Authors: Lucas Thorn
Nysta #3: When Goblins Rage
For my Grandmother, a remarkable woman who taught me the importance of fresh veggies and dusty old grimoires.
First Digital Edition
published in September 2013
Lucas Thorn 2013
This book has taken longer than I thought to write. Mostly due to work commitments, but it has also endured numerous rewrites because I suffer from perfectionism and will never be completely satisfied with what I produce.
However, the road is one of love and I am happy with the final piece. I am deeply fond of Nysta and can't wait to unveil her story in its entirety. Please forgive me if it's a longer journey than you expect, but this is going to be a long series. Essentially because I see it as a series of adventures tied into an overall story arc.
You can already see some of the hints, and you've seen some of the characters slowly introduced. Even if only for a glimpse before they become important later on.
I have given you many questions. I've given you no answers. Please don't expect answers just yet. I am saving those for other books. Books which will hopefully knock your socks off.
In the meantime, I offer you this glimpse of a grieving Nysta as she prepares herself for a journey which, like yours, will be longer than she realises. And more incredible than she can guess.
Those of you who are Iain Banks fans might also pick up the references to many knife names in this novel. Consider this my homage to a great man, whose books made my jaw drop. I have always loved the ship names he invented, and they motivated my choice to have Nysta name all her knives.
Thank you, Mister Banks. Science fiction has lost a true master of the art.
I'd also like to think Amir Zand for the cover once again. And Chucky Hindle (aka EdPool) for continued support and criticism.
Also Chris Helenius for helping out with maps, which you will be able to view on my website at the link below.
And, last but never least, my wife, who keeps me motivated and continually pushes me forward when I feel I am flagging. So I would like to thank her again as I probably should with everything I write.
Without her, there would be no Nysta. And certainly no light in the shadows of my life.
My father was more than a thousand years old when the Dark Lord was felled. With Grim's death, more than a god was slain. A nation was reduced to ashes. Now only time will tell what rises from the destruction. Salvation? Or yet more destruction? Whatever comes, I doubt he has the strength to face it.
Memories of Doom's Reach
by the Imperial Princess Asa .
Blood drenched the snow, but there was more yet to spill.
The goblin was short. Standing fully erect, he'd barely reach her waist. Crouched in the snow, he stared up at her knees and spat bloodily at her feet.
Froglike. An impossibly wide mouth filled with bladed fangs like sawblades. Large green eyes burned hatefully in deep sockets. Muted green skin. Ears almost as long as her own, but with heavy points dragging toward the ground.
The goblinknife in his small fist was heavy. Possibly almost as heavy as the goblin himself. Made from a single chunk of iron crudely sharpened to a jagged edge. The kind of blade made for chopping rather than cutting. Spikes bolted to the spine. Rust spots and dried blood haunting the grooved iron.
An evil blade for evil work.
One which he swung with all his feral strength as he pounced.
Right at her head.
The elf called Nysta spat a curse and shook her head to clear the maddening fog which had been wrapping itself around her brain. She'd not been able to think clearly for weeks. Maybe months. It was getting harder to tell how long it'd been since she'd walked away from Grimwood Creek.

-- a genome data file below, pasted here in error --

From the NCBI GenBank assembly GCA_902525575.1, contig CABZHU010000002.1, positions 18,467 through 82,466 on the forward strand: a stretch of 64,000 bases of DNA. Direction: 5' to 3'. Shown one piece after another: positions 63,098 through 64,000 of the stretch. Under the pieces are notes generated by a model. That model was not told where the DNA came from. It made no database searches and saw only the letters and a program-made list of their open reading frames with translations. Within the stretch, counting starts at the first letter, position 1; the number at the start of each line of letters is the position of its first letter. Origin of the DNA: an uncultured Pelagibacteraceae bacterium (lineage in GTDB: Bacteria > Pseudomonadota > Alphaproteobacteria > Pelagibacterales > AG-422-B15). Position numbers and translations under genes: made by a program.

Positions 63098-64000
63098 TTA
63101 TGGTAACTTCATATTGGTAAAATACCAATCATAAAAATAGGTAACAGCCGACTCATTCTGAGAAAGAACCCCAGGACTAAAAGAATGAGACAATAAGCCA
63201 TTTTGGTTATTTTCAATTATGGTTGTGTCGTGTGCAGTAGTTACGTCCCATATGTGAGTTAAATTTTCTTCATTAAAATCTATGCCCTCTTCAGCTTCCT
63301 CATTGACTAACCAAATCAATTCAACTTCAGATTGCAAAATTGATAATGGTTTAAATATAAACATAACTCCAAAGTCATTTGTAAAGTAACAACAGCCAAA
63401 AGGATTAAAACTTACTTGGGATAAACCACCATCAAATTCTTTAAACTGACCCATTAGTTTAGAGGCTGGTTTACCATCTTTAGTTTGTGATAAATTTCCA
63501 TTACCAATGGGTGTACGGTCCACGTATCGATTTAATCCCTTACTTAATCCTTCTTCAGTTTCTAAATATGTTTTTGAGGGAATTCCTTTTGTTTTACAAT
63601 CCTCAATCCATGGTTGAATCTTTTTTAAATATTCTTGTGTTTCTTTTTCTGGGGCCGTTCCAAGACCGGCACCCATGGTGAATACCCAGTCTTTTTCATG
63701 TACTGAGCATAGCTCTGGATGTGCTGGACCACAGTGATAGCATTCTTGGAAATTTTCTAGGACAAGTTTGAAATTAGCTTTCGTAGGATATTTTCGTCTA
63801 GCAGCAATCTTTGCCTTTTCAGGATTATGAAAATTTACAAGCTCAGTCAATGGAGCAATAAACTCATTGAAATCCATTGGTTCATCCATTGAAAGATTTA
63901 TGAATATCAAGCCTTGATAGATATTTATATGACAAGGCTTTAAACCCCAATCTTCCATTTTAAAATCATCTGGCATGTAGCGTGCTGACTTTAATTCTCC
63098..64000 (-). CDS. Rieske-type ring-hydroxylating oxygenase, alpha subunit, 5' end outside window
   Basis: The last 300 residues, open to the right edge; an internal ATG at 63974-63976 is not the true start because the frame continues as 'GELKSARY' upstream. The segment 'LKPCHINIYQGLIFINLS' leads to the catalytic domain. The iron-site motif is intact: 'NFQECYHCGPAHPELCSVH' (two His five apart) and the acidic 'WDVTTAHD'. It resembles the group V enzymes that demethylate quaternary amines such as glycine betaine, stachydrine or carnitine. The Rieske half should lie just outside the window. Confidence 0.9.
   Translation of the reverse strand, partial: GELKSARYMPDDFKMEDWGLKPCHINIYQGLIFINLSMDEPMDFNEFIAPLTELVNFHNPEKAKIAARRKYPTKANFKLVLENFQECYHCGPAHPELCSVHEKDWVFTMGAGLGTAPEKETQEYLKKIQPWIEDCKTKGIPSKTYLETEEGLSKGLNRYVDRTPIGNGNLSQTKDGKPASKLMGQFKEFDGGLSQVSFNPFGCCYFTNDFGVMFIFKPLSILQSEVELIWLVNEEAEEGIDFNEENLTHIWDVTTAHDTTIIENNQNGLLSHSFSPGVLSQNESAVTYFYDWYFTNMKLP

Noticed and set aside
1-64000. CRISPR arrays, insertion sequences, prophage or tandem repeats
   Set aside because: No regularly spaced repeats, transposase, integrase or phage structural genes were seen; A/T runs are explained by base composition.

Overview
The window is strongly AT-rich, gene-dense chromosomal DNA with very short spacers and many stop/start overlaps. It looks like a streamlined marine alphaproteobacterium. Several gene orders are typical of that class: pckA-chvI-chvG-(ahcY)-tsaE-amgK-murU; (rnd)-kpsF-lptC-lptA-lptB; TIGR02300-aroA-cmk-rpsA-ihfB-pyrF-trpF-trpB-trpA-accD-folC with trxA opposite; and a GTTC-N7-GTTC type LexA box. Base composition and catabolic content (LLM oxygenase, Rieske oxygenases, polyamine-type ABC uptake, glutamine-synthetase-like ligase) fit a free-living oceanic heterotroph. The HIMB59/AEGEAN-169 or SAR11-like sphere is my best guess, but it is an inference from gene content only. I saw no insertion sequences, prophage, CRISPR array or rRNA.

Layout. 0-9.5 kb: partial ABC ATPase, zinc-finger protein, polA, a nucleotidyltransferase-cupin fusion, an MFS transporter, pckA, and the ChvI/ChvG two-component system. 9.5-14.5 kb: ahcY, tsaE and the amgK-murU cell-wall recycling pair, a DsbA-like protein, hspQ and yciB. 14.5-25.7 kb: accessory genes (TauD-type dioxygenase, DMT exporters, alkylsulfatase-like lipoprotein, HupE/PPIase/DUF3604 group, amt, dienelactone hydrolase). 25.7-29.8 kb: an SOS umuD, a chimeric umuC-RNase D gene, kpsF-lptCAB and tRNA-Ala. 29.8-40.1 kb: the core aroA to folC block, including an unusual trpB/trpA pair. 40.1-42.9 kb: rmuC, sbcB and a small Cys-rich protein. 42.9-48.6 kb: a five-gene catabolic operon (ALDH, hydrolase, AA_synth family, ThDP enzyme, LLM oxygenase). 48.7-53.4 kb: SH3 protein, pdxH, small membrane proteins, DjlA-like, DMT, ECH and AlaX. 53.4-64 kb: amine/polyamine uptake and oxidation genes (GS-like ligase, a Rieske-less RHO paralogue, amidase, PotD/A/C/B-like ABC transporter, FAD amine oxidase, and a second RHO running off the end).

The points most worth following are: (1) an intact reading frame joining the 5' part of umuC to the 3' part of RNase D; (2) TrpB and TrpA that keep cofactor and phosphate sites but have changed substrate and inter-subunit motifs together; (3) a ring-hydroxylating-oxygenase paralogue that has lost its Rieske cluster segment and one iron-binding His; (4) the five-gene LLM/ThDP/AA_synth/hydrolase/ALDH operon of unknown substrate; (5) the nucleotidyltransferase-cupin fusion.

Working mostly on reflexes honed through years of training, she powered forward with a savage lunge, smashing into his attack to blunt his timing. And buried
into the goblin's rag-covered chest. His foetid breath blasted over her as it was punched from his lungs.
The force of her strike stopped him in mid-air and she let out a roar as she used her weight to slam the creature down on his back in front of her. Pinning him to the ground.
The heavy blade clattered away from his lifeless hand.
free, the elf spun toward the second goblin. Stunned by the elf's brutality, the goblin hesitated.
But not for long.
Go With My Blessing
shivered through the chilled Deadlands air, seeking goblin blood. But he was quicker than she'd expected. The slender blade spun past his snarling face and drove hard into a timber wall.
His own blade chopped toward her skull, shearing the air as she jerked herself back.
Wincing, the elf tumbled hard across the snow. Her shoulder protested as she hit something hard buried in the snow. Ignoring the fresh wave of pain, the elf aimed a kick which caught the too-eager goblin on his narrow chin, snapping his head back. His sharp fangs tore through his lip and dark red blood drooled quickly down his jaw.
“You fight good,” the goblin said reluctantly through the pain. “Fast. But Howling Wolves best there is. Eventide said so.”
The elf's breath fled her mouth in thick puffs of mist. Eyes flicked toward the three bodies already littering the snow. “Won't argue that,” she said, goading him. “On account of you all seem pretty good at dying.”
“I kill you.” The goblin's green eyes glowered as his body trembled with the need to kill. “Eventide take elf soul. Shit on it.”
“Shit on this, feller.”
Spoonful of Ants
sailed at his head, sending him flying to one side.
Hissing, the goblin recovered wickedly fast and pounced at her with a scream before she'd finished the throw. He swung his blade in fast repetitive chops. Efficient, but frenzied.
Driven by hate.
But the elf was a master of hate.
She'd learned to grip it tight. Mould it. Use it. In her guts, the icy ball of fear sharpened her senses to a deadly point and she dodged the goblin's snapping blows with impassive skill. Feeling the rage build in her muscles. Her bones.